As one of those people with a million ideas, I can get bogged down in the process which sometimes leads to procrastination, a sense of being overwhelmed or a good idea falling through the proverbial cracks. Ramsey suggests when you have to make one of the heavier decisions or if you feel like you’re spinning your wheels, grab your calendar and set a date to decide. Don’t drag it out. Weigh the pros and cons, decide and move on. Setting a date relieves the stress because, if nothing else, there is an end in sight.

Your date may reflect a deadline that is either real or self-imposed. Either way, you’ll need to evaluate the facts, opportunities and challenges and then act. Based on your decision, you can adjust if the results are not immediately satisfactory. Whether you’re purchasing a new home, a piece of equipment or determining if you should open or close the doors on a business, Ramsey’s method has worked for him and countless others. I think I’ll give it a try. What do you think? Do we have a date?

Read The Hunger Games?

If you have read The Hunger Games by Suzanne Collins, you are likely wondering why it took the rest of us so long to get a copy and sit down to read it. Sure there was a lot of hype about the story and comments about the movie version recently released, but it’s one of those books that you have to experience for yourself – even if it is not your typical genre of literature.

This past weekend, my English-teacher son lent me a copy to read. His wife and sons kept telling me what a fantastic book it was, so on all of their recommendations, I began reading the first page. I was hooked and could not wait for the 6 hour drive home to finish it. This is not the type of book I would normally choose because I generally don’t enjoy science fiction adventure stories, but Collins held my attention from the beginning, and I’m ready for Book 2. I just need to make sure that I can dedicate the time to read because you can’t put these down.

Story line aside, there’s more to it than the main plot that keeps you riveted to the page. As a writer I’d like to know her secret. Is it the first-person point of view? Does she show rather than tell what her characters are doing? Does she include a lot of action? Does she use colorful language to create vivid pictures? Collins does all of these things, yet she does it in such a way that you are compelled to read. You are engaged and readily identify with the main character even if you’re not (or never were or will be) a teenage girl.

Those of you who’ve read this YA novel, let me know why you think it was a success? Other writers would love to know how she did it. There’s no doubt Collins has hit a home run with this trilogy.

Can you learn from an 8-year old?

Have you ever seen a large-ticket item you feel you’d like to have, maybe even needed, but have no idea where to start to make it happen?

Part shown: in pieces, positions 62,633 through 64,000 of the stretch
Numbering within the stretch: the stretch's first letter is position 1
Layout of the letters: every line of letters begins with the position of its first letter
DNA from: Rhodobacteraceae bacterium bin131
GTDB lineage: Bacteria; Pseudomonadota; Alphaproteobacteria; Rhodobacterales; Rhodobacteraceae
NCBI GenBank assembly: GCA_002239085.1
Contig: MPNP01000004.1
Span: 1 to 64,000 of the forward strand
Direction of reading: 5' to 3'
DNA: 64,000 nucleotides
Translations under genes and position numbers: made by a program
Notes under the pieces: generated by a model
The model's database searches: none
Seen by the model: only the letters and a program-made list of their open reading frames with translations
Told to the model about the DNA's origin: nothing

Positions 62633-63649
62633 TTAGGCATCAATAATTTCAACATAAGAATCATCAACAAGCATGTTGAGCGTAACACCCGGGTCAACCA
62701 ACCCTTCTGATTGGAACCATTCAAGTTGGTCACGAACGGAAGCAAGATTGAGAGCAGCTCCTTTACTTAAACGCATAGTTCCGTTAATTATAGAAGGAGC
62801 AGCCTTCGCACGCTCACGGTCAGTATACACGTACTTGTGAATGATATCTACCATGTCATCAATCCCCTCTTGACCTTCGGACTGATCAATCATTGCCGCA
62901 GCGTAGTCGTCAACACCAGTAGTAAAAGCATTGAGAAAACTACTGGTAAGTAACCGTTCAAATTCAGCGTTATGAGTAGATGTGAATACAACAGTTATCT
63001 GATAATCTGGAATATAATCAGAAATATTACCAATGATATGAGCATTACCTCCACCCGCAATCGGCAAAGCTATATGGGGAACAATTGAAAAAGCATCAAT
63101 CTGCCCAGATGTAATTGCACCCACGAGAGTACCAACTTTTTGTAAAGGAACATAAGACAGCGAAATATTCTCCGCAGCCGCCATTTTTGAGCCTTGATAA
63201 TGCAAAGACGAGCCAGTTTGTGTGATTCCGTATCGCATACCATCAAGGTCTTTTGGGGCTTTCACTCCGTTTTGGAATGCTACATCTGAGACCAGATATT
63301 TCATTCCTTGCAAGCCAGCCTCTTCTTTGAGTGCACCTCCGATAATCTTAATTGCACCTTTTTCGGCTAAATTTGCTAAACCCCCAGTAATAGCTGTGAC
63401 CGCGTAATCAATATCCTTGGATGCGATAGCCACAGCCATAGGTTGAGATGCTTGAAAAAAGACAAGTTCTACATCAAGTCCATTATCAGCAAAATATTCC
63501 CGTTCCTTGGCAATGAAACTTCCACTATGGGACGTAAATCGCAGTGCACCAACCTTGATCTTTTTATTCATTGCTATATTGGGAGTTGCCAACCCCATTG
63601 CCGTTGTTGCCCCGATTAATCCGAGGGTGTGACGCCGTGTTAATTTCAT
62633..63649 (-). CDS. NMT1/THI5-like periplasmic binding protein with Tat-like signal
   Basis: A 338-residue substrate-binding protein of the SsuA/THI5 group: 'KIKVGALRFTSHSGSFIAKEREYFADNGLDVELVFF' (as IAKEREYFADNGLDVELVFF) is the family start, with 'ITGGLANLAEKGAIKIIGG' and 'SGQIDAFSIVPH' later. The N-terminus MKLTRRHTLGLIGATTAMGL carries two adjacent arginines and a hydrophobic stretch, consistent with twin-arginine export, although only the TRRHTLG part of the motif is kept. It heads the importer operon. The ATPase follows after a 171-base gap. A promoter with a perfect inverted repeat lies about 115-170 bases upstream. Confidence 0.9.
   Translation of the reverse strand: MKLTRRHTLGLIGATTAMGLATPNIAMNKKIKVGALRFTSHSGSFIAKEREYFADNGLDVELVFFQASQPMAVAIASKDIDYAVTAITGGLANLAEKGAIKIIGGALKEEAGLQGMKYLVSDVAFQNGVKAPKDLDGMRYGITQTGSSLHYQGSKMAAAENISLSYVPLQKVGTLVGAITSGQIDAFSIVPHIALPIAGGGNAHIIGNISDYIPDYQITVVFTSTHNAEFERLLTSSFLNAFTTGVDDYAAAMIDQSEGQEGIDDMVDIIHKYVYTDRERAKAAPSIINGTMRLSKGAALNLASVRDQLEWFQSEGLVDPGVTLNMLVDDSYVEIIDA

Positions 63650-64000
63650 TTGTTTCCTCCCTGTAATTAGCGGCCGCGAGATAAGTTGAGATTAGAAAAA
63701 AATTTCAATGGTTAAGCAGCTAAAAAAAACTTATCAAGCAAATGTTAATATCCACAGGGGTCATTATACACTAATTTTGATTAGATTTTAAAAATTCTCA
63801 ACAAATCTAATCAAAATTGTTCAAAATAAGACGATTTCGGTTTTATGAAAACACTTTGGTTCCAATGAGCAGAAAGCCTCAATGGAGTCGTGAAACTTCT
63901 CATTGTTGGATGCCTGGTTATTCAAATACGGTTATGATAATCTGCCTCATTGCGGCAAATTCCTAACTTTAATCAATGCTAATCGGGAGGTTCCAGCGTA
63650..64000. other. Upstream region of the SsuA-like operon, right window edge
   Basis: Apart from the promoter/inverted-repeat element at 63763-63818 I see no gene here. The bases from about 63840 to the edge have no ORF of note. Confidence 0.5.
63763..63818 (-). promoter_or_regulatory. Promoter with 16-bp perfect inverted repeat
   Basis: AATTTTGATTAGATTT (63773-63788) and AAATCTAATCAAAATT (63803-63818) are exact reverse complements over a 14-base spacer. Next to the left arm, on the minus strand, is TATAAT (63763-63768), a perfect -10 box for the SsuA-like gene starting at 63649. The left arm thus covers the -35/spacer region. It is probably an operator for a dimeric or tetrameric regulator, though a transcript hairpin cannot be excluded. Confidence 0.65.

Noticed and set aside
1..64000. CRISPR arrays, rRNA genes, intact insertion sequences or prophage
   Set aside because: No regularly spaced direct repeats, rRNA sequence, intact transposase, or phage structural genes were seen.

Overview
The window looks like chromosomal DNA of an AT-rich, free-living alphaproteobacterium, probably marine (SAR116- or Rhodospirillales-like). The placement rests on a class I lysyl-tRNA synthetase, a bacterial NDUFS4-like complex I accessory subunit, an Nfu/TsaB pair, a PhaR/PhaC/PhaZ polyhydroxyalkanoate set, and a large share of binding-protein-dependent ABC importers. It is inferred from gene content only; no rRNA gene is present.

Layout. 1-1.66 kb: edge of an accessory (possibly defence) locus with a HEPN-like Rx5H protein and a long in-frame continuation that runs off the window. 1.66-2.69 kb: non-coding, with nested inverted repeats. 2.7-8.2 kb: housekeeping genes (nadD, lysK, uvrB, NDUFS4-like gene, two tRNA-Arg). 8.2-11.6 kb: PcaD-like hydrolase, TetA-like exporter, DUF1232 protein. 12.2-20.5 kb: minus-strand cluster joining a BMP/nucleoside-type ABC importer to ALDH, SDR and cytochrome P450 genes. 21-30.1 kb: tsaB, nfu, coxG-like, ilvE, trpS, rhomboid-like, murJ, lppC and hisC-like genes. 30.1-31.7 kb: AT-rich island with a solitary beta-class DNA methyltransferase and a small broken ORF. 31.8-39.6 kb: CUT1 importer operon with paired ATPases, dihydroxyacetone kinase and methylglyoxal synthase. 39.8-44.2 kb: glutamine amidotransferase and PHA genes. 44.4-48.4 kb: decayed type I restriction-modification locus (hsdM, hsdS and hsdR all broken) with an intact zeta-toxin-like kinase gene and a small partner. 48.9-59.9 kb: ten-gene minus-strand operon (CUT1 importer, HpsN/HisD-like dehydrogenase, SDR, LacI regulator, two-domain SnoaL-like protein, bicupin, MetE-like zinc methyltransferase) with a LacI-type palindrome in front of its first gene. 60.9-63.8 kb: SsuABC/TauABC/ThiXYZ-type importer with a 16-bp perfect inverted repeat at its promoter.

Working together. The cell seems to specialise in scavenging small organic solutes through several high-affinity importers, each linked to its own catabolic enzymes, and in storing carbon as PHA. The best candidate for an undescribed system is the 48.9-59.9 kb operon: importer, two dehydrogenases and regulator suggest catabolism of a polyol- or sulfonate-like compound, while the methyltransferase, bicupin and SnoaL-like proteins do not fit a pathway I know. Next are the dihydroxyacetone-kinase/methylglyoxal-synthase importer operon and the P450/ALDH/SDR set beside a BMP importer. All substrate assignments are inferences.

Some people seem to be born with focus. They know what they want and go after it, usually with success. Those on the opposite side of the continuum seem to float their way through life aiming at little and becoming confused by the less than desirable results. Although you can pay a lot of money to find and read a host of books, get training or attend seminars on setting and achieving your goals, you might also like a more simplistic approach.

Instead of trying to remember what each letter of a SMART goal stands for, you can follow journalism’s 5 Ws and an H – What, Why, Where, Who, When and How. With these questions you can define

  • what you want
  • why you should have it and what challenges will need to be addressed along the way
  • who needs to be involved
  • where to find resources
  • when it should take place
  • how to make it happen

You can adapt the questions to your specific purpose.

Without any help from adults or older siblings, my 8-year old grandson came up with his business plan to obtain a trampoline and prepared it in the form of a proposal to his parents. You might like his method. The last I heard, he’s still working on the second phase. I think you’ll chuckle at his wisdom.

ETHAN’S TRAMPOLINE

Why we need a trampoline is because:  It will help with heaLth. How it will help is it will give us leg muscles and we will play outside.

Where will we get the money? How we will get the money is it will be a birthday present from Dallas, and Michael, Sabrina, and Grandma, and Grandpa, and you guys (his parents).

Where will we put it? The options of where we could put it if we got it is:  In the back yard or on one of the sides of our house.

Safety: Make sure it has a net and has unlimited weight.

Other: We can move the basketball hoop towards the trampoline. We can save money because we won’t have to go to the workout gym.

Spring for change

Do you get excited about making a change in your life only to become discouraged because the results don’t come fast enough? Whether you’re starting a new business, ramping up an old one, writing a first-time novel or trying to lose weight, it can be easy to get discouraged when the transformation to success seems negligible or slow in coming. (Feel free to add your own desired changes. I know I’m not alone in this.) 

If you live in an area where you experience the cold of winter, you know how excited you get about the tiny changes that bring spring. Even a blade of grass that turns from its brown winter coat to brilliant green shouts to all who notice that spring is definitely on the way. One sign provokes a search for additional ones like buds popping up on trees, perennials poking their way through the hard earth, and of course, birds singing from high branches. Each day is part of the transition, whether we see something happening or not, yet you relish the fact spring is coming. 

Why is it then that we humans become so discouraged when we don’t see what we want overnight? If we are consistent in following the right paths, won’t we see results? Perhaps I should take heart in the lesson God teaches from nature. If it takes Him days, weeks or months to complete the process, who am I to give up so early when I don’t see the finished product? 

The next time I get down about my slower-than-desired progress, I’m going to remember the time element involved in spring. Then I’m going to spring for change … in me.